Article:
President Seeks to Increase Job Training Opportunities for America’s Unskilled Workers

On Thursday, July 18, the president signed an executive order that creates the Council for the American Worker. Led by the secretaries of commerce and labor, the Council is expected to focus on reorganizing federal workforce development programs and generating funding for new job training initiatives, especially apprenticeships and older worker training. This initiative comes as business and industry are reporting a shortage of qualified workers to fill the nearly six million job vacancies. Of the 6.6 million Americans who are unemployed, most lack the skills and education to fill current job openings, according to the nation’s business leaders. According to the White House, twenty-three private-sector companies and trade unions have come together to create up to four million apprenticeships, and retraining and continuing education slots over the next five years. If this effort succeeds, the president and many business leaders believe the current skills shortage among America’s workers can… Read More President Seeks to Increase Job Training Opportunities for America’s Unskilled Workers

Implications of Southeast Michigan’s 2045 Forecast

Demographic and socio-economic trends discussed in the Southeast Michigan Council of Governments’ (SEMCOG) 2045 Regional Forecast will necessitate some lifestyle changes in the greater Detroit, Michigan region. The biggest of these trends is the aging of the population and the lack of incoming young people. These trends will create a labor shortage that can impact a regional economy. One in four people in Southeast Michigan will be over age 65 by 2045. The same will be true in Singapore except they will reach those numbers by 2030. In Singapore, the plan for aging workers is to keep them working. They’ve launched a $2.2 billion program with many initiatives, including subsidizing retraining skills and allowing an employee beyond the retirement age of 62 to work until age 67. Accommodating an older employee involves some creative solutions, e.g., part-time or flexible hours, larger font sizes, and smaller-sized deliveries that are easier for… Read More Implications of Southeast Michigan’s 2045 Forecast

Where Do Job Programs Stand in the Face of Potential Labor Department Cuts?

On Tuesday, June 27, 2017, the Senate Appropriations Subcommittee on Labor, Health and Human Services, and Education (Labor/H) held a hearing at which the current Labor secretary, R. Alexander Acosta, testified on the president’s budget and other matters. While the conversation often strayed in various directions, including worker safety, foreign workers, public safety, and worker layoffs, it ultimately returned to jobs, and the clear belief by most members of the subcommittee that putting Americans to work requires a robust and effective workforce development system. For members of the subcommittee it did not matter whether these unemployed or underemployed workers were coal miners from West Virginia, young black men from Chicago, or workers who lost their jobs because of outsourcing. Ultimately, the conversation always came back to the need for and the importance of jobs, job training and job placement programs. Chairman Roy Blunt (R-MO) opened the hearing by bemoaning the… Read More Where Do Job Programs Stand in the Face of Potential Labor Department Cuts?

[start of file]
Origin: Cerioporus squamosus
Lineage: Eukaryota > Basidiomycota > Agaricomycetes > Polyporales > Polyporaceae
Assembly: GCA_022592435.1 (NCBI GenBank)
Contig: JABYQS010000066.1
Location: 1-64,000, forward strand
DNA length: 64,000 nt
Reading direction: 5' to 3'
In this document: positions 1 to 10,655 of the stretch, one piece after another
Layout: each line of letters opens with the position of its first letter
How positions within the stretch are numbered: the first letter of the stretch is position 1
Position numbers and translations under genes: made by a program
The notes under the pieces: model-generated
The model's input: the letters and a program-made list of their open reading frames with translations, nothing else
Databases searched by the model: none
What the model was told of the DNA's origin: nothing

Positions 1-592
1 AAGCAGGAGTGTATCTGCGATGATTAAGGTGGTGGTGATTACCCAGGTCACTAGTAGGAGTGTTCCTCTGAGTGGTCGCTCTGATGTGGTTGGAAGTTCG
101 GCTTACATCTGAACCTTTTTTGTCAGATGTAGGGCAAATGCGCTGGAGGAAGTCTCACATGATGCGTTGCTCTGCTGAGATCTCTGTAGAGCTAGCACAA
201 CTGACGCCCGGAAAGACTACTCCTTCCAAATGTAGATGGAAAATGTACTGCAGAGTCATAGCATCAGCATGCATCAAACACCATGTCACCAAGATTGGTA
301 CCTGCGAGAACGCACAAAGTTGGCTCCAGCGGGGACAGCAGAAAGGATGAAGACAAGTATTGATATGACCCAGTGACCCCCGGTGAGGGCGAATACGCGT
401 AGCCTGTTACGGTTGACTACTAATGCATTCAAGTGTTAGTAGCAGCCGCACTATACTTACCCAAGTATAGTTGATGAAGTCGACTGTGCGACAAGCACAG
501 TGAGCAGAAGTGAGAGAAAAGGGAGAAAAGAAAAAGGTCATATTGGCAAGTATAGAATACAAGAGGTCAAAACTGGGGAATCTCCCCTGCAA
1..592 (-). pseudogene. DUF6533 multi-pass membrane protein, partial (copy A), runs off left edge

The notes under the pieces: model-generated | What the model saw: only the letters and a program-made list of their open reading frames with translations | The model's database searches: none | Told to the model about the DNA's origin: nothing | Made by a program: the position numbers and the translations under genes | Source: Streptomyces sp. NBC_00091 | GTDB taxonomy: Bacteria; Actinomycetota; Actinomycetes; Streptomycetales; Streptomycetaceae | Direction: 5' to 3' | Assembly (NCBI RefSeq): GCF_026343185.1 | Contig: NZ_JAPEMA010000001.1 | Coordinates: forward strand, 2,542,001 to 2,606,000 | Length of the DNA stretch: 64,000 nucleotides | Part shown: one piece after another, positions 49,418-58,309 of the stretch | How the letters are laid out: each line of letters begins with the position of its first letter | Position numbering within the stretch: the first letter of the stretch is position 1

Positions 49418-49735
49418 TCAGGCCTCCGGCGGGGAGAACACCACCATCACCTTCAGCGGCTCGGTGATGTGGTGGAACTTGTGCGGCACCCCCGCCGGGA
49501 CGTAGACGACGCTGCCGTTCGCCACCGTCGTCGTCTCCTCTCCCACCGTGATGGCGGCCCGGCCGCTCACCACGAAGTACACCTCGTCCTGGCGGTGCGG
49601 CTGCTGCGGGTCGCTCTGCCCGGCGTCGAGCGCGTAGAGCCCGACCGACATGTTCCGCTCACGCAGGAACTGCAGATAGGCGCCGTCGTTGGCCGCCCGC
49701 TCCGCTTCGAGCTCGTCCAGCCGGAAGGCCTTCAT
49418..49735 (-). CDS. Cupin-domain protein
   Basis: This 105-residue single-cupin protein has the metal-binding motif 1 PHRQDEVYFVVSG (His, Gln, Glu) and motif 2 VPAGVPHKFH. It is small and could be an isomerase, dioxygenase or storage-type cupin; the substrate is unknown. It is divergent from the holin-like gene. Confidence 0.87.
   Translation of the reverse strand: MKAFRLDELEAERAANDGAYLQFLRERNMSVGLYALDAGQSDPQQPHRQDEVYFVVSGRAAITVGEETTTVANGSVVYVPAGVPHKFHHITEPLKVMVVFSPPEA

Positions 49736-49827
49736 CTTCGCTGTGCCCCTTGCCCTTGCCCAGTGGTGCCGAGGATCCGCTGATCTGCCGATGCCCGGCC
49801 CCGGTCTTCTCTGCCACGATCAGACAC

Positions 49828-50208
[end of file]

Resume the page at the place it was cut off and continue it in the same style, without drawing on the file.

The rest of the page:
Federal Support for Job Training Programs

On April 4, the House Appropriations Subcommittee on Labor, Health and Human Services, Education, and Related Agencies held a hearing, Examining Federal Support for Job Training Programs. Witnesses included University of Maryland School of Public Policy Professor and Atlantic Council Senior Fellow Douglas J. Besharov, Urban Institute Fellow Dr. Demetra Smith Nightingale, and Markle Foundation CEO and President Zoe Baird. Bi-Partisanship on Capitol Hill? What may have been most striking about the hearing was the comity members exhibited throughout, the positive nature of member statements and questions, and the balanced and thoughtful perspectives that were offered by the panelists. It appeared that the committee went out of its way to invite speakers who would paint an accurate, not politicized view of job training programs.  During their brief presentations, speakers addressed a range of topics that reflected overall support for the program. Testimony on Job Training Douglas Besherov noted that the… Read More Federal Support for Job Training Programs